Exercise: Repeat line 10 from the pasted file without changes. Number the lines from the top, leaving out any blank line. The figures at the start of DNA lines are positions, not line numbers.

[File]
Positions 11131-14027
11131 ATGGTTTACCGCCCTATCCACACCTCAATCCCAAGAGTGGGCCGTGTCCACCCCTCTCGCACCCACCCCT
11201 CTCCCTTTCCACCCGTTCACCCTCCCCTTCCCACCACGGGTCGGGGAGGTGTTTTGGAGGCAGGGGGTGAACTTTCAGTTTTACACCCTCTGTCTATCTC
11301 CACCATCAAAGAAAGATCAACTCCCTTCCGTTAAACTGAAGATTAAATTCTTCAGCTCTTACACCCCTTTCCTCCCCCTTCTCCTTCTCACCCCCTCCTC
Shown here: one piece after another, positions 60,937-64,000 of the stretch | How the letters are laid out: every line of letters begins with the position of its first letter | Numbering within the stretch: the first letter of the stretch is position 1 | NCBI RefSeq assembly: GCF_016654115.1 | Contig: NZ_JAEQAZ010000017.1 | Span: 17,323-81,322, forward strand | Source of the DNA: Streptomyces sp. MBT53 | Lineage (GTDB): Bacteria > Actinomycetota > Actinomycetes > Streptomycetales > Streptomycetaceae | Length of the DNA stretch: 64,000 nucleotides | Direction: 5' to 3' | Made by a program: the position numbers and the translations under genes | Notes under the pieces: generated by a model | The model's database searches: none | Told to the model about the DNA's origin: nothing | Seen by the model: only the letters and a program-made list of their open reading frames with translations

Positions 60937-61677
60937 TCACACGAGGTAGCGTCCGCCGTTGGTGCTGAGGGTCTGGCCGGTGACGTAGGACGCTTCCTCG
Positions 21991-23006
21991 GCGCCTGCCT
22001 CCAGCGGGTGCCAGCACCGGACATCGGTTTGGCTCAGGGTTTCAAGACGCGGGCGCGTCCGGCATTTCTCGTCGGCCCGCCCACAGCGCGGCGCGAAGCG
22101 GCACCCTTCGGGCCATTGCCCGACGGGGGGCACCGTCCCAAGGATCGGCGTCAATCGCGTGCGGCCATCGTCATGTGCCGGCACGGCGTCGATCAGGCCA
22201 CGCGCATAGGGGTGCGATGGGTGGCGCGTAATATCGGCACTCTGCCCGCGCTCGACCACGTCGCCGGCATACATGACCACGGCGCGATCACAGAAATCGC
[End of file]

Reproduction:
22001 CCAGCGGGTGCCAGCACCGGACATCGGTTTGGCTCAGGGTTTCAAGACGCGGGCGCGTCCGGCATTTCTCGTCGGCCCGCCCACAGCGCGGCGCGAAGCG